Jenny Huang is a freelance food stylist, photographer, and recipe developer. She loves all foods wrapped in parcels of dough, and anything spicy. You can find her work over at Food52, as well as her blog, Hello My Dumpling.
Both fried rice and frittatas are known as perfect dishes for cleaning out the refrigerator. Perhaps it’s because both cold rice and eggs act as a blank slate for whatever you wish to throw at them. In addition to being versatile, fried rice and frittatas are fairly simple to make — coming together quickly using whatever vegetables, meats, cheeses, or sauces you have on hand. This recipes combines the two dishes and adds in kimchi and bacon for maximum flavor with minimal effort.
There are plenty of ways to make a tater tot casserole. Some are pure comfort food and combine the rich and savory elements that give most casseroles their hearty and homey reputation (canned condensed soup, I’m looking at you).
More than 8,000 miles separate Sichuan, the province in Southwest China where I was born, and New Orleans, the city where I spent my formative years. And yet the food — and the cultures that shape these cuisines — have remarkable similarities and parallels. Growing up with Sichuan parents in New Orleans has given me a truly singular experience of the two. Food as an event and as a way to show your love for friends and family is intrinsically ingrained in both cultures.
In the winter months, citrus fruits lend much-needed brightness and a happy zing to our fruit bowls and to sweet and savory dishes. Of course, we’re all familiar with common varieties — like lemons, limes, and oranges — but there are many other types of citrus coming into more common use, with a wide range of flavors, from bitter to sour to sweet, depending on the part actually being used. Here are five varieties you should definitely try.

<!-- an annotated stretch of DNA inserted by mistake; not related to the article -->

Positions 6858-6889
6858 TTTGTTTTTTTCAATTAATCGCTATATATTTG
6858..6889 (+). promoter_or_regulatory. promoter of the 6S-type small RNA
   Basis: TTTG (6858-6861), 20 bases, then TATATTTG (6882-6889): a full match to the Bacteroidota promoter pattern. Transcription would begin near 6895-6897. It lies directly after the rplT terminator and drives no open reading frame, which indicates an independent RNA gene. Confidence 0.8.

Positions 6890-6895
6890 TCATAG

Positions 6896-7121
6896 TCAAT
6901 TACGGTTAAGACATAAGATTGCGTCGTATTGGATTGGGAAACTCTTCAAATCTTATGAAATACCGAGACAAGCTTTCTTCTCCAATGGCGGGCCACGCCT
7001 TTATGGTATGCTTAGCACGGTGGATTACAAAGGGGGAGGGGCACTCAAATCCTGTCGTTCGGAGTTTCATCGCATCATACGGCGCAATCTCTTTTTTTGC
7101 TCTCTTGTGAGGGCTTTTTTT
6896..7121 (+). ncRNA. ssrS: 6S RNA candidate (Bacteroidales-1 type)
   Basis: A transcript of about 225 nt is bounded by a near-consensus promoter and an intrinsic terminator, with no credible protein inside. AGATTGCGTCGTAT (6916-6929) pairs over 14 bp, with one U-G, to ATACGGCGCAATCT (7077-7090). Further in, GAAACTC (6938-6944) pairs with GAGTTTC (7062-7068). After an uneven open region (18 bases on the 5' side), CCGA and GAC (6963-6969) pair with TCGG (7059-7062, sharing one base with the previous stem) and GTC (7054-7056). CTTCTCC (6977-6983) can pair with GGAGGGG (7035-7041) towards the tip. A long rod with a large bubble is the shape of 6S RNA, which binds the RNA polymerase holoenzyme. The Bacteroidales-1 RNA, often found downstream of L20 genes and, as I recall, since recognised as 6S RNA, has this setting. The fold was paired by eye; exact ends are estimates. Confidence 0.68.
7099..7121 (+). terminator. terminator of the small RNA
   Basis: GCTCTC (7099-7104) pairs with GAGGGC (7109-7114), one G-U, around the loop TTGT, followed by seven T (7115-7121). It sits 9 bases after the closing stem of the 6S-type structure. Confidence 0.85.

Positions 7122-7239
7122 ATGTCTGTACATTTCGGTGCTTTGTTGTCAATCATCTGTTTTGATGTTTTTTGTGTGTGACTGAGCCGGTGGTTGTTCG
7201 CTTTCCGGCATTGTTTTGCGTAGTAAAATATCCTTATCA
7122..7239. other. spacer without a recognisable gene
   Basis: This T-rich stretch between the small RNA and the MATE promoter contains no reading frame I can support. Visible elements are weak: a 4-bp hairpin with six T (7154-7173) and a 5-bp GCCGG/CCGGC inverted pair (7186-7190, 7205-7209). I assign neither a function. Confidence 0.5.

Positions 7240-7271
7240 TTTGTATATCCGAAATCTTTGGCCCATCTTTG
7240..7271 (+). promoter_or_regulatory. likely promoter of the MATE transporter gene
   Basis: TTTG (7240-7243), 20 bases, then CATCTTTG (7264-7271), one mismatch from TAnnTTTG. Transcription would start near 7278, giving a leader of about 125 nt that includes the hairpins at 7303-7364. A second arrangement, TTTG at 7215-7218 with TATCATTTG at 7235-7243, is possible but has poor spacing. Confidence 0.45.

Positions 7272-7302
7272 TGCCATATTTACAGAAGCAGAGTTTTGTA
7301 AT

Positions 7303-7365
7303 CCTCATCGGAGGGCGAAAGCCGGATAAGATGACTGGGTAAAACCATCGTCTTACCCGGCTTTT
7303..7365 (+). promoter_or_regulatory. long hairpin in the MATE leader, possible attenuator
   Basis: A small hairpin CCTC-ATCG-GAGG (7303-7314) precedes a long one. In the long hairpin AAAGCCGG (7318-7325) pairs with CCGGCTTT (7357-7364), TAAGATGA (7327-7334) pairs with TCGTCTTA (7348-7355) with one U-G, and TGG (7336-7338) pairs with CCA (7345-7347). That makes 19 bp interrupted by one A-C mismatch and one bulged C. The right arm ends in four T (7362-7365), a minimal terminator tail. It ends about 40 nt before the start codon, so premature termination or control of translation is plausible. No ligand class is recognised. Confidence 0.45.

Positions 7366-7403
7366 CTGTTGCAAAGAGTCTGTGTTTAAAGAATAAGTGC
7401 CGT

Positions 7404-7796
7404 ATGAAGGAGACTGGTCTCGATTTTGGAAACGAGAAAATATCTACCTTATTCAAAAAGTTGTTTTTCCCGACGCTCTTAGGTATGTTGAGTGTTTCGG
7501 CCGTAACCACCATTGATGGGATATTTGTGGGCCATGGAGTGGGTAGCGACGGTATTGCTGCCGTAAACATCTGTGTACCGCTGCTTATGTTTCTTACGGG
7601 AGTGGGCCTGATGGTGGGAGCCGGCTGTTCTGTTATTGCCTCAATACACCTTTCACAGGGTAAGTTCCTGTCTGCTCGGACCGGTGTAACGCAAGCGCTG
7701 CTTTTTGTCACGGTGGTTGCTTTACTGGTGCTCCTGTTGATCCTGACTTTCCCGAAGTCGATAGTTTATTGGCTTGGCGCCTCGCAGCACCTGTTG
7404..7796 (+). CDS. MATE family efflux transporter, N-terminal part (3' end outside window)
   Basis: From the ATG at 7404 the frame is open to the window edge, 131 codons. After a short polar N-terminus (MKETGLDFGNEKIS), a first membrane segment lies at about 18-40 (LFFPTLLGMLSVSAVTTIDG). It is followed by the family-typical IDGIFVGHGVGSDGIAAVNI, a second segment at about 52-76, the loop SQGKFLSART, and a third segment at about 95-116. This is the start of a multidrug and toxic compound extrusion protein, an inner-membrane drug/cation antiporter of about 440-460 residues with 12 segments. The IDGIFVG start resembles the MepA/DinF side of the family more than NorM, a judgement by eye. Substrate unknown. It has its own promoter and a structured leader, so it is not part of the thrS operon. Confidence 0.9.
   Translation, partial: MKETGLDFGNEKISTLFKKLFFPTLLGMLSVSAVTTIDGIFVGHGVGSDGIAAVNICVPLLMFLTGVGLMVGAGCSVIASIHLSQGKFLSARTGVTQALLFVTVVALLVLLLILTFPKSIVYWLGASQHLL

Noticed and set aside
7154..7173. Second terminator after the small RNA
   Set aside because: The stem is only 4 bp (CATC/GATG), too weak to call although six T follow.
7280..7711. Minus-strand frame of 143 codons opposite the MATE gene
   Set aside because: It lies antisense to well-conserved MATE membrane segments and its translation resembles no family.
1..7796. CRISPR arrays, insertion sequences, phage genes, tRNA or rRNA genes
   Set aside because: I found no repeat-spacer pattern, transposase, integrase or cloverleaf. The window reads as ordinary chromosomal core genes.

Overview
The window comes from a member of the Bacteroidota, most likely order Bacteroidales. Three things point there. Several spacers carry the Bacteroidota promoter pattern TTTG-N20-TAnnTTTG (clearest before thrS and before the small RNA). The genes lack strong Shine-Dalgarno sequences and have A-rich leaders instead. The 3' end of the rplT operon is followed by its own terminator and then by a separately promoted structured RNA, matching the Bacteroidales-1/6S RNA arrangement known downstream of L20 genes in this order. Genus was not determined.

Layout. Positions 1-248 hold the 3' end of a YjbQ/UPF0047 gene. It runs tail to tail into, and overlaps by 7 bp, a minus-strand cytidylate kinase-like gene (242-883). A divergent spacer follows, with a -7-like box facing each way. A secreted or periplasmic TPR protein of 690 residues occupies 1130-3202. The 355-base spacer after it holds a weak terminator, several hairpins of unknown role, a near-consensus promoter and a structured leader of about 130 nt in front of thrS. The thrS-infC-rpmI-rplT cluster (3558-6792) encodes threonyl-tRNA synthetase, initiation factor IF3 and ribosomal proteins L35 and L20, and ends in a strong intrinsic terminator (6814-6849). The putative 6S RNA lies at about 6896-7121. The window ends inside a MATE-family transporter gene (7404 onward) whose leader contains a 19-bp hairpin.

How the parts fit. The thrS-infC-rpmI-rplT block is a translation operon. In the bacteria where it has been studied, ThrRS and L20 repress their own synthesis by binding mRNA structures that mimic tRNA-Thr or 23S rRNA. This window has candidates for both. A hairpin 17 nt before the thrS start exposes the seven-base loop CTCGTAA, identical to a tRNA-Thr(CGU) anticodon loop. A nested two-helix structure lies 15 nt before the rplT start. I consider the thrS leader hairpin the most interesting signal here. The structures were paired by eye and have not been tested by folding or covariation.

Welcome spring by punching up your salads with greens that are not only delicious, but also ridiculously good for you. There is no need to feel like you are laboriously rotating through three or four salad greens in the name of health. And while the always-popular spinach and arugula are certainly delicious, there are so many other wonderful options to choose from. These five greens are powerhouse vegetables so nutrient-dense that they give the mighty kale a real run for its money.
If you’re already an oatmeal-lover, then you’ll need little convincing that this baked oatmeal, reminiscent of a soufflé and verging on dessert, is a must-try recipe. And if you’re hesitant about oatmeal’s texture or feeling less than enthused about your regular ol’ heat-and-stir routine, then you’re in luck.
I do not remember a time when I did not love spicy food. I grew up eating Sichuan food and I can almost imagine my mom introducing me to solids with a healthy dose of chilies. The brazen heat that is so enticing and exotic to so many people is my comfort food. When I crave something familiar, it’s not mac-and-cheese that I reach for, but red oil wontons and mapo tofu. It’s these dishes that tempt my taste buds, tease my sense of smell, and evoke a powerful feeling of nostalgia.
Enchiladas make a wonderful and unique breakfast dish. A true crowd-pleaser, they can easily be scaled up or down, depending on the number of mouths you are feeding. Enchiladas are also super versatile; if you don’t have chorizo on hand, some leftover roast chicken works too. If you don’t eat meat, mushrooms or beans make for a satisfying filling. And while the dish itself is best eaten as soon as it is ready, the individual components can always be made ahead of time.
With Dijon mustard, thinly sliced ham, and creamy Gruyère, it seems the classic croque-monsieur was made for the casserole dish. If it’s a brunch stunner you’re after, or a dinner option with breakfast undertones, then this all-in-one baked take on the croque-monsieur should shoot to the top of your must-make list. This dish can be assembled the day of, but it’s actually best if everything up until the actual cooking is done the night before.